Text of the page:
Ky Politics Distilled: Legislature Joins Bevin's Fight Against Beshear

Mar 10, 2017

This week in Kentucky politics, the president of the Senate filed a bill that would strip powers from the attorney general’s office and give them to the governor.

As the legislative session winds down, it’s anybody’s guess as to whether a charter schools bill will pass and if it does, what it will look like. And reports that President Trump would visit Louisville this week were walked back…but Vice President Mike Pence WILL be coming.

Capitol reporter Ryland Barton has this week’s edition of Kentucky Politics Distilled.

Kentucky Senate President Robert Stivers proposed an amendment to a bill this week that would strip the attorney general’s common law powers. With some exceptions, the attorney general would no longer be able to file lawsuits or appeals on behalf of Kentuckians—instead, the governor would be in charge. Stivers says his legislation clarifies who represents the state’s interests. 

“Someone has to have the designation as the individual who represents and voices the opinion of the state. And that should be the institution of the chief magistrate and the governor, which is the governor.” 

There are deep political implications to this measure. First of all, current Democratic Attorney General Andy Beshear has repeatedly challenged Republican Gov. Matt Bevin in court over the last year. 

The state Supreme Court ruled that Bevin didn’t have the authority to make current-year budget cuts to higher education institutions. And a trial court ruled that Bevin had overstepped his authority in abolishing the University of Louisville trustee board and replacing it with a new panel of his own appointees. 

But also, the Republican-led legislature has accused Beshear of not defending the state’s new anti-abortion laws vigorously enough. Stivers says the AG’s opinion does not represent the state. 

“I’ve got a problem with the attorney general’s office expressing an opinion as if it is the state’s opinion.” 

Beshear said he would not defend the state’s new law banning abortions after the 20th week in pregnancy if it were challenged, calling it unconstitutional. He has moved to have the lawsuit against the state’s new ultrasound abortion requirement dismissed—Republicans say Beshear has just been trying to get out of the lawsuit.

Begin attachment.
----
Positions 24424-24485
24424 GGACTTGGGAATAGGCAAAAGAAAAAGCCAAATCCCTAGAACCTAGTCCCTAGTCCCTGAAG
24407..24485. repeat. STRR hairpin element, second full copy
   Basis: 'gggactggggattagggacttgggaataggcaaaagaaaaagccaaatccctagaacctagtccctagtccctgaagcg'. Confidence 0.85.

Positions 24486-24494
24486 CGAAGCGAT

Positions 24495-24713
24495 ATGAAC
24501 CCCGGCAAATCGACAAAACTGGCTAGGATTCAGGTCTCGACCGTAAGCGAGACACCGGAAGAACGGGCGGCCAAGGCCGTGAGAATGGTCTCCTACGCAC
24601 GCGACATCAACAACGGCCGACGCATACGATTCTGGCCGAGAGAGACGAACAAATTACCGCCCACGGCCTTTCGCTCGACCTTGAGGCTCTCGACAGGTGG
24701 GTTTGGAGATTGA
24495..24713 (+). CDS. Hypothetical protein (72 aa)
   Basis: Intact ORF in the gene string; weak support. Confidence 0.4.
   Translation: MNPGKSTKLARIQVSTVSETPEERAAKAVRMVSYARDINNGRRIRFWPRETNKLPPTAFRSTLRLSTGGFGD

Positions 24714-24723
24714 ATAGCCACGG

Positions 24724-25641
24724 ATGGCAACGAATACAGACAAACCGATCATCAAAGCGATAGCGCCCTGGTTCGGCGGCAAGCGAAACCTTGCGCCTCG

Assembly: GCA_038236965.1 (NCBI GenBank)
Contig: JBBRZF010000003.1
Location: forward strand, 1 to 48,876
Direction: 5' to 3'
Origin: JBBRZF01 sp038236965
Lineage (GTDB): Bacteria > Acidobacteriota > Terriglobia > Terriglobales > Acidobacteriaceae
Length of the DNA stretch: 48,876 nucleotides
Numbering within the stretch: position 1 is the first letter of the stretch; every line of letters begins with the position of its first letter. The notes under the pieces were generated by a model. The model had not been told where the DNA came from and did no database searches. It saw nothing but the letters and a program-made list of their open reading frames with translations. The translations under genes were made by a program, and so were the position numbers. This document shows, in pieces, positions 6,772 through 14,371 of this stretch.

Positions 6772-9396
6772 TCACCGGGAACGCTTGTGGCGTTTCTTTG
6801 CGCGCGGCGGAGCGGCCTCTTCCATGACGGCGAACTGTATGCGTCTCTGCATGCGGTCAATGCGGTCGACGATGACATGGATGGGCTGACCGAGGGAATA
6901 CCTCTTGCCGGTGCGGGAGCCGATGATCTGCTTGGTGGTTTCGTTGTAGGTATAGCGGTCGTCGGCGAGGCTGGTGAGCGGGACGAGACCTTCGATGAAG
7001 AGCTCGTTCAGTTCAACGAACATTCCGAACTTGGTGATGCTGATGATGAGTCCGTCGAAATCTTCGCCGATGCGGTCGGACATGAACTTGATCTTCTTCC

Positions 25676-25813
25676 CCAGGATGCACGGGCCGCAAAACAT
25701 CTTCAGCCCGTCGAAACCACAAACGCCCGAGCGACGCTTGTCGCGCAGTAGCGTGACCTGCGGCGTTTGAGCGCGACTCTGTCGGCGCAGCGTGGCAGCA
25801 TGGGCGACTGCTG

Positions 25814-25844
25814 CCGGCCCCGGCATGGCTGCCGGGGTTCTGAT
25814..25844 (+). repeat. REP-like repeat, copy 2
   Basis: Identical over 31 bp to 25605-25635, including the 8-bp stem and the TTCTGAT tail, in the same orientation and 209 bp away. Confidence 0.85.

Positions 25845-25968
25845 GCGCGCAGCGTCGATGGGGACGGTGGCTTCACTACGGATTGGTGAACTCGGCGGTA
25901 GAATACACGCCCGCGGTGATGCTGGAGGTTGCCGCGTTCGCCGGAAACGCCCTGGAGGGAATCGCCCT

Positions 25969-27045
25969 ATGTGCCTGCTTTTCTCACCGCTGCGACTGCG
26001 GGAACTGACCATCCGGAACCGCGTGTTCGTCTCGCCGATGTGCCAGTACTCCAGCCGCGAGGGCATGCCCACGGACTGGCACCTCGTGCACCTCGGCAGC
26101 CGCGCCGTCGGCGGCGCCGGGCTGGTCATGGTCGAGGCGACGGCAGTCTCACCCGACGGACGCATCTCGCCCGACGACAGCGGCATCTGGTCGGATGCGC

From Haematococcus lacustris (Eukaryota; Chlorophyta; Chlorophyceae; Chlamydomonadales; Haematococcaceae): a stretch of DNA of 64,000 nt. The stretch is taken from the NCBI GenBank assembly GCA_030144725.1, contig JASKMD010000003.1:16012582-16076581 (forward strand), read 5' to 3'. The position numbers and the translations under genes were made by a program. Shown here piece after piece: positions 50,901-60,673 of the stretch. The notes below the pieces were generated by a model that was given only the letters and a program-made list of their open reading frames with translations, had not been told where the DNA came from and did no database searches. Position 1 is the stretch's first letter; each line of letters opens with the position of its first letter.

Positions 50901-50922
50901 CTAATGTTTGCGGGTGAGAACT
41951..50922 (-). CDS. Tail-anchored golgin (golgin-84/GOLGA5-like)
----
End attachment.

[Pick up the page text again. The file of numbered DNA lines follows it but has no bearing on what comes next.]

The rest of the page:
Beshear called the bill an unprecedented “power grab” and said it would grant the governor a “get out of jail free card.“

Do I believe that this is being pushed from the governor’s office? Yes I do. Some of the language that you heard today form Senator Stivers is the same language we’re seeing in pleadings from the governor down to the specific words.” 

Lawmakers have also been trying to hammer out a compromise on a bill to allow charter schools in Kentucky, but time is running out. There are only four more working days in this year’s session. 

Senate Education Committee chair Mike Wilson says there are still issues that need to be “cleaned up” in the bill that would have to be resolved by next week. 

“I anticipate there probably would be agreement on the bill but again, I can’t be 100 percent on it. I feel pretty confident that we will end up with a charter school bill.” 

Wilson says one of the issues still on the table is whether to move forward with a statewide charter bill or limit the schools to a pilot program in certain areas. 

Sen. Gerald Neal, a Democrat from Louisville, says a pilot version of the bill would allow the state to develop its own policies, instead of only relying on best practices from other states. 

“You can’t just take something someplace else and put it somewhere and all the sudden it’s going to work. It has to almost be home-grown. You have to adapt to the realities of where you are.” 

Finally, after some confusion, Vice President Mike Pence will be visiting Louisville on Saturday morning. He’ll be trying to rally support for President Trump’s plan to repeal and replace the Affordable Care Act—a plan which U.S. Sen Rand Paul has opposed. 

Earlier in the week, some news outlets reported that Trump would be coming to Kentucky, but White House officials walked back that claim. 

That’s it for your distilled rundown of the news out of Frankfort this week. For the Kentucky Public Radio Network, I’m Ryland Barton.